DNS sinkholing? What’s that?
Images of cars, telephone poles, and intersections being swallowed by large, random holes in the earth come to mind. Pretty terrifying, especially if you’re the owner of that brand new Corvette that’s now 30 feet below ground. But how do you sinkhole domain names and why would you want to?
If someone attempted to rob your house, even if they didn’t actually steal anything, you’d want to know. Similarly, if your computer were infected with malicious files, regardless of how they got there, you’d want to know, even if nothing bad resulted from it. This is exactly what DNS sinkholing does: it allows you to identify infected devices on your network immediately, even if they were infected via a system or application vulnerability that hasn’t been publicly discovered yet. But how does this actually work?
There number of domain names on the Internet is mind boggling. This interesting site estimates that there were 759 million web sites as of 2013, an increase of 103 million from 2012… and it’s been 9 months since those numbers were released, so you can only guess how big the internet is today: VERY big, and it’s not all good. There are thousands of malicious domains with evil-intentioned attackers behind them… and those are only domains that have been identified as malicious — the best way for a bad guy to continue his bad ways is to make people think he’s good.
But bad guys around the world leverage DNS as a way to avoid detection and the subsequent failure of their efforts to take over devices. Attackers will set up command-and-control centers to connect to computers and mobile devices that are already hosting their malicious files, or botnets, and the device owner usually has no clue that something evil is taking place. The bot is programmed to connect back to the command center at some interval (usually irregularly so as to avoid detection) to upload data it’s stolen or receive instructions for its next move. This is what’s known as a command-and-control attack, abbreviated as CnC or C2. The result is the user is now compromised and completely unaware of that fact, their device subject to the whim of the attacker.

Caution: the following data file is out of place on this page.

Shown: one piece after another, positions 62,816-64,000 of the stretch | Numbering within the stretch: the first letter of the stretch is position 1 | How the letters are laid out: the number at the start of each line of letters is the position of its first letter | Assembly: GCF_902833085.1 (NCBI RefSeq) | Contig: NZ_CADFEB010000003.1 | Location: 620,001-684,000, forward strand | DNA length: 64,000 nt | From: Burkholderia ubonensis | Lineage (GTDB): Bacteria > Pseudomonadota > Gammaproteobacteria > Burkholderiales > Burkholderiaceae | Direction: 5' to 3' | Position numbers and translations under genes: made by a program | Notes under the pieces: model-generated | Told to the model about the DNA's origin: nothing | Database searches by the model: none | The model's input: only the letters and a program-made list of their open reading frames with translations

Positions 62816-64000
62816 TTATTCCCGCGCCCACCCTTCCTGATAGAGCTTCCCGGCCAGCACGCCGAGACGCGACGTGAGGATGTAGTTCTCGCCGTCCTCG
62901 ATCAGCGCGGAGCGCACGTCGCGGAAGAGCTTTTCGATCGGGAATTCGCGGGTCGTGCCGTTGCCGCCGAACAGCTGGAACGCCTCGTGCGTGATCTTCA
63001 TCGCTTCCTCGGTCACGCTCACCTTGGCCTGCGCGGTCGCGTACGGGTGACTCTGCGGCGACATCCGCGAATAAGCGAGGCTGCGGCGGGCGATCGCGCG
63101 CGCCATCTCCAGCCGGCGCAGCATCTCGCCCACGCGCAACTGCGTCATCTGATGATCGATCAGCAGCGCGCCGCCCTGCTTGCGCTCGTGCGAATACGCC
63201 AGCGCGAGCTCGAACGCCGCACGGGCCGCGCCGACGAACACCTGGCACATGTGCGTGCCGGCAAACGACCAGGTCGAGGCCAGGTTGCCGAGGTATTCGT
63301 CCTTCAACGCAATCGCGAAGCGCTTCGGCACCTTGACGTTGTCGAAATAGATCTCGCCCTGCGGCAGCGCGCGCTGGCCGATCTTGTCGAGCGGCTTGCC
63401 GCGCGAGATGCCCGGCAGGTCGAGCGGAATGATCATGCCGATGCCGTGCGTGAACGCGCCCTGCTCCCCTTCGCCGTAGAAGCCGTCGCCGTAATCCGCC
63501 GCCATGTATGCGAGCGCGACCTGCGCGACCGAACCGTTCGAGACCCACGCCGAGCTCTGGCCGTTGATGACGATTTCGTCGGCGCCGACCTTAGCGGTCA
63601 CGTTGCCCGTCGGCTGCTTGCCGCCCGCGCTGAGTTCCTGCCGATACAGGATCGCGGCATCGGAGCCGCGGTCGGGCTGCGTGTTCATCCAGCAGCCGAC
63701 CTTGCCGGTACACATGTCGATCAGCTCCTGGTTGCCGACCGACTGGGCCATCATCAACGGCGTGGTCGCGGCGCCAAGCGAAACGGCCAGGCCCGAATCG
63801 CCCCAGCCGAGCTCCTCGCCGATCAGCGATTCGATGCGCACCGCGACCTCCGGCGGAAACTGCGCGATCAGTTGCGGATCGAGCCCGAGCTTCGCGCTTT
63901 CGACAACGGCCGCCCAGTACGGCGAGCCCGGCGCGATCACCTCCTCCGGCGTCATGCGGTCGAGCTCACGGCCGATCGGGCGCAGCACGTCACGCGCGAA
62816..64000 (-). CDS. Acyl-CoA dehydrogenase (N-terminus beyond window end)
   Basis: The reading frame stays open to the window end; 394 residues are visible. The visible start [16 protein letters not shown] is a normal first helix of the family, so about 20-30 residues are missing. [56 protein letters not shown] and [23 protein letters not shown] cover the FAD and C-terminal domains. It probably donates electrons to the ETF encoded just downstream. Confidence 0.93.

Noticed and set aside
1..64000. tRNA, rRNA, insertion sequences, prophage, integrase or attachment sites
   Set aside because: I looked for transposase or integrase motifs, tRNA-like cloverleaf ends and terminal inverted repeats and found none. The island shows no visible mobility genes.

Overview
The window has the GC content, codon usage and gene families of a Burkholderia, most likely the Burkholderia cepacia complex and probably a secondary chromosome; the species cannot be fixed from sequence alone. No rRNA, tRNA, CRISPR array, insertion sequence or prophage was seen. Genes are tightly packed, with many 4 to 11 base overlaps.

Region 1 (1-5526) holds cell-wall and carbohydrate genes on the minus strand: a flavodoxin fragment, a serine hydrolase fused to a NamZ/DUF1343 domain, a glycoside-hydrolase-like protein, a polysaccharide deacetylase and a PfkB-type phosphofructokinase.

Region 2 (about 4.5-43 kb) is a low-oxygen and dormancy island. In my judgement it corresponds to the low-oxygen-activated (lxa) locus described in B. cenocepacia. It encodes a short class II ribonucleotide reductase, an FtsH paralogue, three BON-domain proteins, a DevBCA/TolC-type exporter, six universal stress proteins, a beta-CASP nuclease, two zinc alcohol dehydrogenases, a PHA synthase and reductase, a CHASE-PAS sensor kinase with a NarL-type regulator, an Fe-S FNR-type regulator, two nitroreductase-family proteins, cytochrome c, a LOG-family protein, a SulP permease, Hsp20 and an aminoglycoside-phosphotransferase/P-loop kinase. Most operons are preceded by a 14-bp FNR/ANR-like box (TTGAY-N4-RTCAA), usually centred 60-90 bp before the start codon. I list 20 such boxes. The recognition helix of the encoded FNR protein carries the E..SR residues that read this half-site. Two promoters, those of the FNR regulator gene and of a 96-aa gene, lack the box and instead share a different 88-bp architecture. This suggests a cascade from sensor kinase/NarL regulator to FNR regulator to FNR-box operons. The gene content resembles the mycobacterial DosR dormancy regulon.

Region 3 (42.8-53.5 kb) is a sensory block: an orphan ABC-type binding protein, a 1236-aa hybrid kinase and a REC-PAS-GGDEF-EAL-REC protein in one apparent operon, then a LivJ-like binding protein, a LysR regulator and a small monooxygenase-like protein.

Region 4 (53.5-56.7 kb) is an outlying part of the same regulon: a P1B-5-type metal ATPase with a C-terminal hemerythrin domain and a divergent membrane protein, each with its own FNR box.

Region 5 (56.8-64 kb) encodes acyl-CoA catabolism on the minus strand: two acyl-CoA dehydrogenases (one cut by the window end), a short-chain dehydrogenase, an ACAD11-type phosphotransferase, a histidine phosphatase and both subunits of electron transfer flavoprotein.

But DNS sinkholing prevents users from being totally owned. By setting up a sinkhole, instead of sending outbound traffic to malicious domains, I can send it to one of my own unused IPs, effectively stopping the bot’s attempts to contact its command center, and capturing useful data about the attack. Every beacon attempt caught in the sinkhole is logged, including user ID, which means I can look at my logs each day and immediately identify whose device I need to scrub — much easier than digging through mountains of DNS server logs. Setting up a sinkhole makes it easy to figure out whose device is infected.
DNS sinkholing is especially useful for enterprises that don’t log all DNS requests because the stress of billions of requests would crash their DNS servers. Trying to catch outbound CnC traffic that beacons at irregular intervals to avoid detection (like once every month or two at 2am) is particularly difficult if you’re only be able to turn on logging for an hour or two to avoid flooding those servers. Sinkholing bypasses this problem by capturing only the traffic that is redirected to your chosen sinkhole IP, whenever that traffic occurs. In fact, one of our customers said they migrated Palo Alto Networks platform to PAN-OS 6.0 just to take advantage of this feature because this was the case within their organization.
Palo Alto Networks allows you the option to sinkhole DNS traffic as a part of the Threat Prevention subscription in PAN-OS version 6.0, and can be enabled within the Anti-Spyware profiles. The logs from this feature yield some pretty interesting CnC traffic patterns, such as when they occur and for how long. I might find that some bots will try to phone home a few hundred times in a row before going dark for a few months, or that phone home attempts only occur at 2am when my security staff isn’t around. Threat intelligence like this combined with the ease of identifying infected devices makes this feature a particularly powerful incident response and threat intelligence tool, while still preventing successful CnC attacks.
To learn more about enabling DNS Sinkhole on your Palo Alto Networks platform, take a look at this nifty video created by one of our partners, Nebula Solutions.